Incarceration is the New Black By: Kimberly Hayes

Piper Kerman speaks on Criminal Justice reform for women

Piper Kerman speaks on Criminal Justice reform for women

As we embark upon the latest installment of the Netflix cult-classic, Orange is the New Black, we are presented with the opportunity and necessary obligation to discuss the effects of the criminal justice system and women.

The White House is holding a summit today on the United State of Women, and it brings up important discussions on all things women from entrepreneurship and violence against women to equal pay, reproduction, civic engagement, and leadership.  Some of these topics show us how women are often left out of the primary conversation when it comes to places where our voices should be heard.

Piper Kerman, did a great service to us all by shining an artistic light on some of the very real issues effecting women in prisons.  With the display that we see in OITNB, it makes one wonder, how much art imitates life and moreover, does anyone care enough outside of their binge-watching to pay attention to the real issues showcased in this compelling programming?  Well, Piper Kerman happens to be one of those people who actually cares about these issues beyond the onscreen project.  She was a recent guest at the White House discussing Criminal Justice Reform and women.  Conversations like this need to continue as it brings to light issues not considered by a mainstream audience.

As we are seeing everyday remnants and effects of the notorious Crime Bill of 1994, we often only think of how it effects men in prisons and fail to recognize the real scenarios of how many women, and their families are affected by incarceration.  Just for context, the Crime Bill of 1994 authorized $12.5B to states to increase incarceration, and 20 states took part in this surge of mass incarceration.  In an environment where incarceration is incentivized, women suffer largely by being absent from their families as they are hugely effected by mandatory minimums and harsher sentencing.  As we soar past the 20-year milestone (plus some) of the infamous ’94 Crime Bill, there doesn’t seem to be an end in sight for the tougher sentencing laws and obstructed opportunities for women to avoid incarceration.

Women are often the victims and survivors of crime and then, in turn, they are incarcerated due to the circumstances surrounding their victimhood.  Incarcerated women also experience unspeakable traumas, mental health disorders, substance abuse disorders and other acute medical conditions along with some police discrimination.  The detachment from family for women can be more severe than that of male counterparts as the woman is, in a lot of cases, the central unit of a family, especially when children are involved. Incarcerating a woman essentially means that an entire family will be incarcerated by extension, as a child will lose the nurturing of that parental unit.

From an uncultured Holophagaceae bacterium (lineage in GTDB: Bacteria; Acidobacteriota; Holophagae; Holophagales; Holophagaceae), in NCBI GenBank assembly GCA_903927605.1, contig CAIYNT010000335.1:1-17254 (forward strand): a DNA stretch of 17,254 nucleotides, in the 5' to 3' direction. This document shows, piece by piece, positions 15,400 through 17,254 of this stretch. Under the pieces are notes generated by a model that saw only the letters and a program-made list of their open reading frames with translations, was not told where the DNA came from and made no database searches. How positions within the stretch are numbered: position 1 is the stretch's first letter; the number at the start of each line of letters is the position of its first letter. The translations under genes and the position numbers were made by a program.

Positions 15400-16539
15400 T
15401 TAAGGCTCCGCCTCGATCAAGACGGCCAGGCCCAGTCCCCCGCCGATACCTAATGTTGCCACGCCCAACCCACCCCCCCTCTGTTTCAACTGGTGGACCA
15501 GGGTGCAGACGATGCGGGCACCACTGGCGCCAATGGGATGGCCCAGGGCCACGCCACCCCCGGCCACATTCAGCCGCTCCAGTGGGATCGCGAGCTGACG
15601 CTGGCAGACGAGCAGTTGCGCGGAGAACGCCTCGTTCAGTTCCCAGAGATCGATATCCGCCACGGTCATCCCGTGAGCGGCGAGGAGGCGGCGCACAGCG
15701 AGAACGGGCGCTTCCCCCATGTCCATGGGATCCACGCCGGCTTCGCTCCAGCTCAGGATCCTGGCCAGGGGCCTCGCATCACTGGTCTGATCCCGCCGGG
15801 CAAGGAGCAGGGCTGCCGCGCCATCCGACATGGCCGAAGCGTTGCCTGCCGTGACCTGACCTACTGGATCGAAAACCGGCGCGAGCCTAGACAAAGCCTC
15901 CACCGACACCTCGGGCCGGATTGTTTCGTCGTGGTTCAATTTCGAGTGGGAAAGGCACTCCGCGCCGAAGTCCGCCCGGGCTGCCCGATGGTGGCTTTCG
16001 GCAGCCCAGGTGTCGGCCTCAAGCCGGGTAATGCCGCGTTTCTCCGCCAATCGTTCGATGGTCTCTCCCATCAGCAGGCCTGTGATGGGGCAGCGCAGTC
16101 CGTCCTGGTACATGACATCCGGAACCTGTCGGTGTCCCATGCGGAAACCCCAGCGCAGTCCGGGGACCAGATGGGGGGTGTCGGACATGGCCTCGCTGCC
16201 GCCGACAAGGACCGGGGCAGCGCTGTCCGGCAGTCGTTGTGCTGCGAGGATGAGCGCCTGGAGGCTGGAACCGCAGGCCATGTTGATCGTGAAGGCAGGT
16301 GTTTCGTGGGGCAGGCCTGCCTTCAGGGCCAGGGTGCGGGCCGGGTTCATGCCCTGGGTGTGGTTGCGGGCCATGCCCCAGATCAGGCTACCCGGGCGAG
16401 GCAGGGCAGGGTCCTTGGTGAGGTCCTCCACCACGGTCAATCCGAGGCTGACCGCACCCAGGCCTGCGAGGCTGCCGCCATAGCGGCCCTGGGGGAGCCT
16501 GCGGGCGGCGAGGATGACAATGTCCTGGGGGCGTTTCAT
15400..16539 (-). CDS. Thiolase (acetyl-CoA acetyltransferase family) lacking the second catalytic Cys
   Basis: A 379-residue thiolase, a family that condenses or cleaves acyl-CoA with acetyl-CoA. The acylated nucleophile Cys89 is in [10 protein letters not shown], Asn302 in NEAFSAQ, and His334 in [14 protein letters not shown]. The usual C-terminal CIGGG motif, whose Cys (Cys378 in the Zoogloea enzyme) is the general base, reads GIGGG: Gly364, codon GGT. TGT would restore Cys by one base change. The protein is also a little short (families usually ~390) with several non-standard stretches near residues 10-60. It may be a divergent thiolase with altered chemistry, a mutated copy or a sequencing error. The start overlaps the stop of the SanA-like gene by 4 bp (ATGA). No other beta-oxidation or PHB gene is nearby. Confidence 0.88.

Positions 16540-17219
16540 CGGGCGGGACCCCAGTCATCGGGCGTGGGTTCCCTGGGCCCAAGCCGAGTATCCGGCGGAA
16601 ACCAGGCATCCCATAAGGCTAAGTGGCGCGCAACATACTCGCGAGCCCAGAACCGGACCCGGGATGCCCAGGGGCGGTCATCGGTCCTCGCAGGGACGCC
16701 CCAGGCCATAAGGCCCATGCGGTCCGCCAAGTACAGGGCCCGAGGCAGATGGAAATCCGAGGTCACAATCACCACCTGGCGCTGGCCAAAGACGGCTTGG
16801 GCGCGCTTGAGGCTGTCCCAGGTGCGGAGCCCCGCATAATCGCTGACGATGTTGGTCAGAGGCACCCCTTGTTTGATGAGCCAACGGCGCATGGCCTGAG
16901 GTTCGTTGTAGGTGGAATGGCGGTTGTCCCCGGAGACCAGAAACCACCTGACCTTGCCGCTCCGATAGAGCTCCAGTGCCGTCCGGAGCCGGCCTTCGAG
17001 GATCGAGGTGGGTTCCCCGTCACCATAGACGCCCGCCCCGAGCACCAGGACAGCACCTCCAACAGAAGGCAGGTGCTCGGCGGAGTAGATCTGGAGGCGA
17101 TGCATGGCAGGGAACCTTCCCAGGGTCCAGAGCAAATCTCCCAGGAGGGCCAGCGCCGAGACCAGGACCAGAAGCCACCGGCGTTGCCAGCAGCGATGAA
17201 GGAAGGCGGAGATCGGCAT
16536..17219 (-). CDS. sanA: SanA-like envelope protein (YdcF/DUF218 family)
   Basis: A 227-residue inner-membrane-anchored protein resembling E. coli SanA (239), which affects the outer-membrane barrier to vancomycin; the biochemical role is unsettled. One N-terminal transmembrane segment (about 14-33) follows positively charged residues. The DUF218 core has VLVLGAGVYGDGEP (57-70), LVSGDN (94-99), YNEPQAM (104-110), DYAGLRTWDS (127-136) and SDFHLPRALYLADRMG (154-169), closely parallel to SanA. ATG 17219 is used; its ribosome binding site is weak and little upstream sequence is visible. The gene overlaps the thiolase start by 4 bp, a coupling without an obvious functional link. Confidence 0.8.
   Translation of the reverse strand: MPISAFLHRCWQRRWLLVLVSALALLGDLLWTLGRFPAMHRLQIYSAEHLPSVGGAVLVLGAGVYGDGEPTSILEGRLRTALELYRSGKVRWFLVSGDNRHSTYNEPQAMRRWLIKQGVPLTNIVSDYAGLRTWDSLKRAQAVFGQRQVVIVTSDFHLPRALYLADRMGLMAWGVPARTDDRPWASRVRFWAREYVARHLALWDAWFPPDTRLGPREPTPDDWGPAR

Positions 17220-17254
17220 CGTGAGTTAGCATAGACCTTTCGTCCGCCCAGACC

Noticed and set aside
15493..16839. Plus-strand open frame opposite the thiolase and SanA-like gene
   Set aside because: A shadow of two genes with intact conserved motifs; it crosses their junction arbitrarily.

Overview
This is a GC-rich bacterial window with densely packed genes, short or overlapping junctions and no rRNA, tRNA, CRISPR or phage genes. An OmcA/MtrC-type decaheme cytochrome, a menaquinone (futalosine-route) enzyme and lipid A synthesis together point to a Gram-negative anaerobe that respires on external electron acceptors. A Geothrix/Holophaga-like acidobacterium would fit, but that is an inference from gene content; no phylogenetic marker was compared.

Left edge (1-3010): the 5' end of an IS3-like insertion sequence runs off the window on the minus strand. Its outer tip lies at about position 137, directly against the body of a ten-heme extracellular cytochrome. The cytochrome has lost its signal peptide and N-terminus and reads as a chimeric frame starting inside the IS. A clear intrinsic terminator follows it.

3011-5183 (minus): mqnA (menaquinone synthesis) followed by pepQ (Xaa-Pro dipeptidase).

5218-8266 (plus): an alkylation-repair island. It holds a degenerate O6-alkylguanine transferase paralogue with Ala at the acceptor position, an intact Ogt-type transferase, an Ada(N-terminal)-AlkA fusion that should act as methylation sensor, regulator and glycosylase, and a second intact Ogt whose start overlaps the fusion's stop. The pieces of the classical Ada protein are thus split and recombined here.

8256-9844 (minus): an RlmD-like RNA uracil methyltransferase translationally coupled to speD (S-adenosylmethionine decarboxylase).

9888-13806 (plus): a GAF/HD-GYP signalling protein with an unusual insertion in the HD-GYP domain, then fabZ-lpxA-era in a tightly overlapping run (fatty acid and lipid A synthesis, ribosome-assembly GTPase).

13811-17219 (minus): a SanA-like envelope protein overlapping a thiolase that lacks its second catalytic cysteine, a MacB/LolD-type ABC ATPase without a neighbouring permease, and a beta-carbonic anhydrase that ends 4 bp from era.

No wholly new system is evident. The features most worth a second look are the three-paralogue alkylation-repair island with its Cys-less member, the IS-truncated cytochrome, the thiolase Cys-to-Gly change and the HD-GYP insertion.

As the focus of women in prisons is very layered, another aspect of this conversation includes Trans Women who are incarcerated and the type of violence and discrimination they face along with the aforementioned related traumas of other female inmates. The Department of Justice has been involved in trying to reduce serious offenses such as crime against TG women and is making an effort to ensure certain protections for inmates affected by this type of targeted violence in prison. As strides have been made for protection of female inmates from violence and other conditions, there is still a long way to go. In 2013, then Attorney General, Eric Holder established the Smart on Crime Initiative that would try to combat some of the harsh realities that the criminal justice system has come to know.  The reforms that were suggested in this initiative would allot necessary resources to this cause, as well as ensure just punishments for low-level offenses and strengthen protections for the vulnerable.

The intersection of reality and reform meet at crossroads when we see everyday injustices within the legal system.  Reform often takes a while to enact, however, the traumas associated with incarceration continue to manifest while sentences are being served.  While there is hope associated with some of the newer initiatives that the Department of Justice is rolling out, we wonder if the incarcerated will see the positive effects of criminal justice reform prior to the devastation that can occur during a sentence.  Being included in the conversation about women and reform is important, and I hope that the “trend” of women in prisons and the effects thereof, will stand out beyond a television series and wake the masses to what is happening to women in real life prisons.

Follow Kimberly Hayes @Dreamgirl1